Eleonore Prochaska … The (almost) nameless and the under-appreciated in history, we have a soft spot for them. We are also very fond of Important Historical Events that have now ended up in the dark corner, because one-sidedly chronicled by the patriarchal exploitative white man. Who still reads Xenophon, who still remembers the finer details of the Ems Dispatch?
We would nevertheless like to take a music-related look at the period just before and after Mozart’s death. Let’s go to the three main players…
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I. Eleonore Prochaska
Eleonore Prochaska, born in 1785 at Potsdam, which at the time was a Prussian garrison town. And yes, Eleonore grew up in a soldier’s family – if we had more soldier’s families now, corona would have been eradicated long ago. Eleonore was sent to an orphanage after the death of her mother – if we had more orphanages, corona would also have been eradicated. At a young age she became interested in the wars of liberation against Napoleon, an interest that arouses sympathy in advance. At the age of 28 she joined the 1. Jägerbatailion des Lützowschen Freikorps, a name to savour and much more substantial than the collection of pussies hiding behind the European Civil Peace Corps. Eleonore had to dress as a male, and she presented herself under the name August Renz. Disguised as a man, she fought against Napoleon.We say: respect!
In a battle she was wounded and the medic could not be fooled… that ain’t no bloke, that’s a missy! (The opposite observation was made by many a male guest who was visiting us in Bangkok, where we were then living, and “wanted to go out on his own for a change.”) Prochaska was taken to Dannenberg, where she died as a result of her injury on October 5, 1813. Heroine! The Potsdamer Joan of Arc! In 1869, Potsdam received a memorial (see image above), which can still be found in the Potsdam cemetery.
II. Friedrich Duncker
Enters the stage: Johann Friedrich Leopold Duncker, born one year after Eleonore. Prussian civil servant! And not just any civil servant, but First Cabinet Secretary to the King of Prussia and Geheimrat in the cabinet of Friedrich Wilhelm III. But also: writer and poet. (Keep that in mind for a moment.)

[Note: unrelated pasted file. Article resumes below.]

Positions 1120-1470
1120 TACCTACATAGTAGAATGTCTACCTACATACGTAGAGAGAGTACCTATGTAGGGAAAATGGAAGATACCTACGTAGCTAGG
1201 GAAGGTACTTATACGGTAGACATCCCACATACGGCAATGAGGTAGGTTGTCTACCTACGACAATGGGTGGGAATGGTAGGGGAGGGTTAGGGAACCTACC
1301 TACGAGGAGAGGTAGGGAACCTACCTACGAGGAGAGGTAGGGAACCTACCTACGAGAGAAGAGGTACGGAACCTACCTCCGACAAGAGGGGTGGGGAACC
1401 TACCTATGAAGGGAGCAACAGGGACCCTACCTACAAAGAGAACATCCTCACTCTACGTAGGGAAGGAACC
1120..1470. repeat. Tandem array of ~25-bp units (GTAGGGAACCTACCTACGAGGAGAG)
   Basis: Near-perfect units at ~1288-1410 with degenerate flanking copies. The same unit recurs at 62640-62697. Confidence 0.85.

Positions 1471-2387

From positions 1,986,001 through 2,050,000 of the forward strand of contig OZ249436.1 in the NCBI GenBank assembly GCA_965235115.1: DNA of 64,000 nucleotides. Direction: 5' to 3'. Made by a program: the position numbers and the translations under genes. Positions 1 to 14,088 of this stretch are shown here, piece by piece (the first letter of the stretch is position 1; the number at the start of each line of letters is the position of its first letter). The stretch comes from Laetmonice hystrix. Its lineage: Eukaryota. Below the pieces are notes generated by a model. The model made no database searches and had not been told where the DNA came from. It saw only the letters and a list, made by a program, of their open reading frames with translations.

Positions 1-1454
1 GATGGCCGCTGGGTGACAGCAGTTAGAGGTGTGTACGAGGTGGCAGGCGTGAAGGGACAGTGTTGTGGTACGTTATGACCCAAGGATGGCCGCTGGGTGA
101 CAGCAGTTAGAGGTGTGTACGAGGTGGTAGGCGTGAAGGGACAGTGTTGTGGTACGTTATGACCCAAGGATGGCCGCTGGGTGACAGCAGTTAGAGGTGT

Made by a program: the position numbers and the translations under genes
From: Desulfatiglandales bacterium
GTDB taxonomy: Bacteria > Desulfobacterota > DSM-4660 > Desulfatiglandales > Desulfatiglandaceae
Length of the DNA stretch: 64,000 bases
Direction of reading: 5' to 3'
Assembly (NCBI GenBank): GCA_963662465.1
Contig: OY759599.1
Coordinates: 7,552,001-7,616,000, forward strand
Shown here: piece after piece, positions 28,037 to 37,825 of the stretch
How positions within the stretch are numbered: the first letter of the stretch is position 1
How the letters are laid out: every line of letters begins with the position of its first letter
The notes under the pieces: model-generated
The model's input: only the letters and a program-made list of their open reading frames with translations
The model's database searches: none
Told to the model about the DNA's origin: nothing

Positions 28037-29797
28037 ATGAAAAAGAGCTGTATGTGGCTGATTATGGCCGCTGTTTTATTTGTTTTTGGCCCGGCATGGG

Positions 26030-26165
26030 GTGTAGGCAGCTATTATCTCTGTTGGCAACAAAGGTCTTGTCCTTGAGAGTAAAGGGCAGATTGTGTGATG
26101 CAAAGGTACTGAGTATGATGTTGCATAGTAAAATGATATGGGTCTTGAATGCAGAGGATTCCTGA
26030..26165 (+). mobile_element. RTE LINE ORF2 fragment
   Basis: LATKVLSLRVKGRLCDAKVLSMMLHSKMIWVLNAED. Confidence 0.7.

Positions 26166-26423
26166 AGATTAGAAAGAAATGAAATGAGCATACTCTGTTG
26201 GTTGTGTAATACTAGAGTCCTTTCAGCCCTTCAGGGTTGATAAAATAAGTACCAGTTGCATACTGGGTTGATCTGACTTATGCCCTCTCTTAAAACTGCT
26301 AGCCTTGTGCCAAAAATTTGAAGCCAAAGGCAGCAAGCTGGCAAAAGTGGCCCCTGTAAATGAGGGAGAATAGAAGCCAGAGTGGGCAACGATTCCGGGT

As a Geheimrat, he accompanied the Prussian king to the Congress of Vienna (1814-1815), where the United Kingdom of the Netherlands saw the light of day, until the treacherous Belgians put an end to it in 1830 because they didn’t like an opera. Strange people, those Belgians. In Vienna, Duncker made the acquaintance of a very famous composer. We’re not giving anything away yet. After the death of Queen Luise he wrote together with the composer Ludwig Hellwig the song “Louise ist nicht mehr”, a title that does not leave the listener in the dark about its contents. But there was more. Duncker also achieved fame as the author of the Prussian national anthem, which was set to music by Spontini.
And: he wrote a play, about Eleonore Prochaska!
III. Ludwig van Beethoven
The third protagonist enters the stage. You probably guessed him, Ludwig van Beethoven. Duncker was a great admirer of Beethoven and he asked him to compose music for his play Leonore Prochaska. And that’s how it came about… Beethoven composed music for the play in 1815; for soprano, male choir and orchestra.
The play has been lost, in our opinion a greater loss than the disappearance of the Little Gull and the Hen Harrier from European skies. Even more poignant is that the drama, with Beethoven’s music, was never performed during the lifetime of the lyricist and composer. The question is, of course, what Beethoven could have heard from it.
The music – listen to the video below ! – consists of four parts: 1. Harcos-Kórus, 2. Romanza, 3. Melodráma en 4. Gyászinduló (Mourning March). We suspect that Beethoven was rather disappointed with the fee and he discharged his duties accordingly: for the fourth movement he simply inserted an orchestrated version of the third movement of Piano Sonata No. 12.